Lockheed Martin tested three unmanned crafts this week. But we have a lot of autonomous crafts these days so no big deal, right? Except how an unmanned boat launched an unmanned submarine that in turn launched a drone. That's a world's first.

During the three-day exercise, the autonomous ship Submaran successfully coordinated communication between all three crafts.

“This effort marks a milestone in showing that an unmanned aircraft, surface vessel and undersea vehicle can communicate and complete a mission cooperatively and completely autonomously," said Kevin Schlosser, chief architect of unmanned systems technology at Lockheed Martin.

The Vector Hawk (left) and the Marlin (right). Credits: Lockheed Martin

The autonomous submersible, the Marlin MK2, received instructions from Ocean Aero's Submaran surface vehicle via underwater acoustic communications. The Marlin properly followed directions and released a container housing the fixed-wing Vector Hawk drone to the surface, where it unfolded its wings and took off.

The Submaran monitored the entire operation and relayed instructions from a ground control station. 

The Submaran. Credits: Ocean Aero


The exercise shows the potential of unmanned vehicle technology. And at the very least, it proves the precision of Lockheed Martin's unmanned systems.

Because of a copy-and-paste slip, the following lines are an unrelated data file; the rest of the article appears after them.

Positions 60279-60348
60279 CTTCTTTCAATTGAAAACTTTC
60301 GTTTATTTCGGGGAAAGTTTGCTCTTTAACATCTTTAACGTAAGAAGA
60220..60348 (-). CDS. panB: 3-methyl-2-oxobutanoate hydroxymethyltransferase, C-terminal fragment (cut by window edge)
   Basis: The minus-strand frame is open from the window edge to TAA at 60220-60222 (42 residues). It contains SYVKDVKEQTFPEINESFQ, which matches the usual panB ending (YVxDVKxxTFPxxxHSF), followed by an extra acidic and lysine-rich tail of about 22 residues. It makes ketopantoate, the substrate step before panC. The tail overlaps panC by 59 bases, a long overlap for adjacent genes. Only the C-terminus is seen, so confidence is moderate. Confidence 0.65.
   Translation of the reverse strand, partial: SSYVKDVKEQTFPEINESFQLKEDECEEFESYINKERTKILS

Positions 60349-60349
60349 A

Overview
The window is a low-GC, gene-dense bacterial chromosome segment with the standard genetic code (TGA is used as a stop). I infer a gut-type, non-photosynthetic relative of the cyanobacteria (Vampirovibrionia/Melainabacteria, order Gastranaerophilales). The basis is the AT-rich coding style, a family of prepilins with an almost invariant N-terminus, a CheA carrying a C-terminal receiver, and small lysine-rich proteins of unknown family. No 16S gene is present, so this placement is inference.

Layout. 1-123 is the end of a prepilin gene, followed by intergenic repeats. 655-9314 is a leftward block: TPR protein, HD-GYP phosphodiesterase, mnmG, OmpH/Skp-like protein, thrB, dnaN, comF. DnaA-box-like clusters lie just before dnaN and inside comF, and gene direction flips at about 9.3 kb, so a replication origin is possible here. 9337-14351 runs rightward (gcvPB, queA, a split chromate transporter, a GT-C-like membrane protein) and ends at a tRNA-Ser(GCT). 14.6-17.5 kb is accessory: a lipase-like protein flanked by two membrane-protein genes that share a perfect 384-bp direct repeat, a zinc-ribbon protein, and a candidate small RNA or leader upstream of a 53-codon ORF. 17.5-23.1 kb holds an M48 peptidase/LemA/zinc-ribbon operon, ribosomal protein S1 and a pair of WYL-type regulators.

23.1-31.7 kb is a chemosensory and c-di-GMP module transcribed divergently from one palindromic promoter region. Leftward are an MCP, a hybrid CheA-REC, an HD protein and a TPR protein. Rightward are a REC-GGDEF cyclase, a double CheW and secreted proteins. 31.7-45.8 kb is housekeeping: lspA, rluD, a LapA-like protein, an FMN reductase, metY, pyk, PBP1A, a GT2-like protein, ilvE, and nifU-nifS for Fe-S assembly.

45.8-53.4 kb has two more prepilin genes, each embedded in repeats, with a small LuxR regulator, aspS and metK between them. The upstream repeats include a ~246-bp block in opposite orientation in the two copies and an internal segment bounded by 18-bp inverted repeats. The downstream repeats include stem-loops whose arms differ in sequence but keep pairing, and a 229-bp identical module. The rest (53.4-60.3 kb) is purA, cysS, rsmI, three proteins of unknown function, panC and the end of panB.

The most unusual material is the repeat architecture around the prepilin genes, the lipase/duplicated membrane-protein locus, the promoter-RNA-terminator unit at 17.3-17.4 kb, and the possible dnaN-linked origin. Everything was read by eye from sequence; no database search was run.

“This signifies the versatility of Lockheed Martin’s unmanned systems to communicate seamlessly across domains to conduct a diverse set of missions in all environments," Schlosser said. "The capability is quickly reconfigured in the field. In a short time, we enabled these systems to work together by rapidly changing sensor packages."

Could this be the beginning of an age of autonomous vehicles from cars to planes, submarines to boats? Imagine how autonomous cars can communicate with other vehicles on the road to avoid accidents and make transit more efficient.

The potential of this technology, not just in its military applications but also in day to day living, is immense.

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